22 Replies
              1. re: ChiliDude

                <<Forget the Italian-American theme. It's only spaghetti and meatballs.>>

                Seriously?? Not only very wrong by seriously offensive.

                OP- you have gotten some great ideas already. Here are some blogs that might inspire you.

                http://www.lidiasitaly.com

                http://www.ciaoitalia.com/mary-anns-blog

                http://makingsundaysauce.com

                http://www.prouditaliancook.com

                http://italian-americans.com/tag/ital...

                1. re: foodieX2

                  How is this in any way offensive? I want to celebrate and enjoy with friends foods that can be identified as expressly of an Italian American tradition. This is not a party where people dress up like gangsters, if that's what you are thinking. If someone had Tex-Mex food for their supper club, would that be offensive? I'm confused by your response.

                  1. re: vasiliki

                    I believe foodieX2 was responding to ChiliDude's suggestion you throw out your Italian-American theme.

                    I am in a dinner club. We've been running for 12 years now so have covered just about every theme you can imagine.

                    One of our favorite nights was when we all got together to make ravioli...we divided up in three groups across the kitchen(with wine for each group!) andone group worked on fillings, one group on doughs, and one on sauces.Then we put the ravioli together, cooked them up, and enjoyed them together.

                    Not quite what you had in mind since it wouldn't include a Sunday gravy meal but still a lot of great fun.

                      1. re: ziggylu

                        What you are doing is following a tradition that was brought over to the US by Italian immigrants. I do not consider the wonderful activity that you participate Italian America cooking. I consider it as being true to cucina italiana.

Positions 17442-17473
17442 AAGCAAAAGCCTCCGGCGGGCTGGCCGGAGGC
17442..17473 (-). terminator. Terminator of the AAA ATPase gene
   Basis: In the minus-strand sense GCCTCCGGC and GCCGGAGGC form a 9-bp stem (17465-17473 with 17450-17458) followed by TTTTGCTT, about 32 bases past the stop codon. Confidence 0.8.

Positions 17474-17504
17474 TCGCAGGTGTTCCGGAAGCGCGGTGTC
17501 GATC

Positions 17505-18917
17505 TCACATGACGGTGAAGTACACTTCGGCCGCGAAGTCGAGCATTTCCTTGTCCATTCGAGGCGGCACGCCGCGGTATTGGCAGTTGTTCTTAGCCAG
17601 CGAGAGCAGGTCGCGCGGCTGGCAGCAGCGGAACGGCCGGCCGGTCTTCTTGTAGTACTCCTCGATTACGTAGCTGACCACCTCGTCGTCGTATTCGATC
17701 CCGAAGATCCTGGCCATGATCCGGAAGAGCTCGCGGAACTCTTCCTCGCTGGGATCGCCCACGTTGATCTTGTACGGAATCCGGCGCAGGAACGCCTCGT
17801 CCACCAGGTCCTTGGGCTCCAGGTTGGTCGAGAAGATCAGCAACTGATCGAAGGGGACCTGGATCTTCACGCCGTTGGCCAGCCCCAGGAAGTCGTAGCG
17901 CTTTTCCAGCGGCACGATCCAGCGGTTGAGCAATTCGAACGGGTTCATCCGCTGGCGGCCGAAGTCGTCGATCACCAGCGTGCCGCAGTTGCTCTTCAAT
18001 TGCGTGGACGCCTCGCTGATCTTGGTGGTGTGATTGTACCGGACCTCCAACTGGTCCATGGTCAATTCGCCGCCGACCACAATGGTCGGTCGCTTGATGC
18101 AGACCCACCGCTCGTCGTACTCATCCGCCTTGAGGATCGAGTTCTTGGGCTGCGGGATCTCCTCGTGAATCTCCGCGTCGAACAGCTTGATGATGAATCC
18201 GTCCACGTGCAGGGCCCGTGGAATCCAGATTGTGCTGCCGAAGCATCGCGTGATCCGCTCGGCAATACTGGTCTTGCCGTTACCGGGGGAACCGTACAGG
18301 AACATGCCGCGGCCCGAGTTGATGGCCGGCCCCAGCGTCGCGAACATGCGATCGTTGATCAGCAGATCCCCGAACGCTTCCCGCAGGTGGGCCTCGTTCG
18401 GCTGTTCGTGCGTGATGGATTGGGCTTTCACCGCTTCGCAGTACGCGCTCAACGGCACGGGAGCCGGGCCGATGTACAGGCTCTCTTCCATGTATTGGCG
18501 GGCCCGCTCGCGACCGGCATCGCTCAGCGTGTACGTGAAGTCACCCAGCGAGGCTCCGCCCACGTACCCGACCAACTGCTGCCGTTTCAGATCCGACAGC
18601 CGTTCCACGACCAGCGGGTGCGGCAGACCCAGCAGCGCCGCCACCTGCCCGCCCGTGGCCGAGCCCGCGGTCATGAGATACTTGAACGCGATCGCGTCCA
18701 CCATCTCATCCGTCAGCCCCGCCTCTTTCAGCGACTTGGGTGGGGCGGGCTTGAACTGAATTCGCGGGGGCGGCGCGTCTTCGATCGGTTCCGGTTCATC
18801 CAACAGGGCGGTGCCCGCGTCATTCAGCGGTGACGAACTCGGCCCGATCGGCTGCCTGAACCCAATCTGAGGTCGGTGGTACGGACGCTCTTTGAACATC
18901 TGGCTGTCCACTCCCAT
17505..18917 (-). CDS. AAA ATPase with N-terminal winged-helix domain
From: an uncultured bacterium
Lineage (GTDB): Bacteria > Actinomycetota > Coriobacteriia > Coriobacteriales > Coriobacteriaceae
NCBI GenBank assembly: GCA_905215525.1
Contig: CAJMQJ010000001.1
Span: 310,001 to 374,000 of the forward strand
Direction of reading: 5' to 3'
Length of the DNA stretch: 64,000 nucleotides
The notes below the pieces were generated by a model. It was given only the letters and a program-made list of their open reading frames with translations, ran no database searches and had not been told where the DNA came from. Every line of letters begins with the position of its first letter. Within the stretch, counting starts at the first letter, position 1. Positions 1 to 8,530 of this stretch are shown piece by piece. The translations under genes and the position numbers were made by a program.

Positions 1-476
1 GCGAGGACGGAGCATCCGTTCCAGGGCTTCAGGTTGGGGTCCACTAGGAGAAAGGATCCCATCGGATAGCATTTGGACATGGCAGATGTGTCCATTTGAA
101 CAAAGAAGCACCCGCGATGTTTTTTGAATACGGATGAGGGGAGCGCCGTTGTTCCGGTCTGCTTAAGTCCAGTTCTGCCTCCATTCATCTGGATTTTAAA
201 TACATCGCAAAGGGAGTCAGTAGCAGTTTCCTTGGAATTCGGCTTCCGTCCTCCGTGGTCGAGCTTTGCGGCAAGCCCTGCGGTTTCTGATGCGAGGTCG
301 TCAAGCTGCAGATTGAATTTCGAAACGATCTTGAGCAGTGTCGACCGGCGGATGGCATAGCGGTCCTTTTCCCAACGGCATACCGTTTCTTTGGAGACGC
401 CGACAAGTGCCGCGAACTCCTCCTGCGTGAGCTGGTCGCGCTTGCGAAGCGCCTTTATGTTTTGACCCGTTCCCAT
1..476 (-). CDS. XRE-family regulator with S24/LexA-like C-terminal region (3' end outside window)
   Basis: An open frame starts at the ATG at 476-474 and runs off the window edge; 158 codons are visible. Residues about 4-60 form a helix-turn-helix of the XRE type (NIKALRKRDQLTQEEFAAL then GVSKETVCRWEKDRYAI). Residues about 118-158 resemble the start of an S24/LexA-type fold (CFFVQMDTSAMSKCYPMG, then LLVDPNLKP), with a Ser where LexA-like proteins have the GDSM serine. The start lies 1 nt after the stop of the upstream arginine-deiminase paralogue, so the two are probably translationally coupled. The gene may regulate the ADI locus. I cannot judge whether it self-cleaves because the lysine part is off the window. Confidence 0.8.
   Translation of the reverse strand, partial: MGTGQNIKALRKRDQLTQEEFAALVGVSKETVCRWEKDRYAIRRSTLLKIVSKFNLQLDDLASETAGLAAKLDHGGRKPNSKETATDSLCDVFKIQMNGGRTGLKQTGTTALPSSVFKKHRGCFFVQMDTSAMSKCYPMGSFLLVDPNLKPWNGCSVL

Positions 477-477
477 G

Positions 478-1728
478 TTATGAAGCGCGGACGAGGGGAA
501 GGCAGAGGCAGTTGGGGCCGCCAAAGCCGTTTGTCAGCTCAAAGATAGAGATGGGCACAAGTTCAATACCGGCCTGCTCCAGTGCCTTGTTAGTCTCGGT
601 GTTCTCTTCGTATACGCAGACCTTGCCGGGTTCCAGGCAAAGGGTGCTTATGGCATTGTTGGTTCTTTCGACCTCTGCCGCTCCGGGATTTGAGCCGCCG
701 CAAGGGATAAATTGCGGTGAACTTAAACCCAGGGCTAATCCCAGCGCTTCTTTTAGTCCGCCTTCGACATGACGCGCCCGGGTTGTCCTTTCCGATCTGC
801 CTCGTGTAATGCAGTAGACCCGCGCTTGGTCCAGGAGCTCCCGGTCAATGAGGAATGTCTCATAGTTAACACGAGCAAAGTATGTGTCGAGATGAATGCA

I've watched my late mother-in-law make ravioli from scratch, and it was an education.

                        I thank you for not putting an 's' on the end of the word 'ravioli' which I've heard from South Philly people of Italian descent. The word 'ravioli' is already plural.

                        Buon anno! Vivi, ama, ridi e specialmente mangia bene!

                        1. re: ChiliDude

                          According to Merriam-Webster.....you would be wrong to assume there is only one plural word for raviolo...and the *s* is acceptable.

                          1. re: ChiliDude

                            You may not like Italian American cooking, and that is fine. However, please don't insult those of us that do, or those who wish to learn more about it.

                        2. re: vasiliki

                          Foodiex2 means that crack about Italian American food being only spaghetti and meatballs is offensive. I agree.

                            1. re: vasiliki

                              No you- the person whose quote I responded to. No worries!

                            2. re: foodieX2

                              Sorry, Foodie X2. I'm still learning how to read these threads. Thank you for these blog links. This is all such awesome info. i am so excited about this.

                            3. re: ChiliDude

                              Chilidude, this is great info, but I really think exploring the Italian American tradition is quite worthwhile! Definitely more than spaghetti and meatballs. I think so many people immediately think of that, which is one reason I want to do it justice and learn more about it.

                              1. re: vasiliki

                                OK, mi dispiace! Get a copy of "My Calabria: Rustic Family Cooking from Italy's Undiscovered South" by Rosetta Costantino. I think you will find it very insightful.

                                BTW, did I mention that my wife of Italian heritage and I have been married for over 5 decades? I've had an education in Italian cooking over that period of time.

                                1. re: ChiliDude

                                  Can't wait to check it out. Thank you!

                                  1. re: vasiliki

                                    il mi piacere.Your very welcome. I hope that you will find the cookbook helpful. There's history in the book as well as recipes. You will be able to impress the other members of your Supper Club with your knowledge and cooking.

                                    1. re: ChiliDude

                                      While we're correcting, and I do appreciate and agree with your point regarding "raviolo/ravioli", you should say, "you're welcome", not "your welcome"...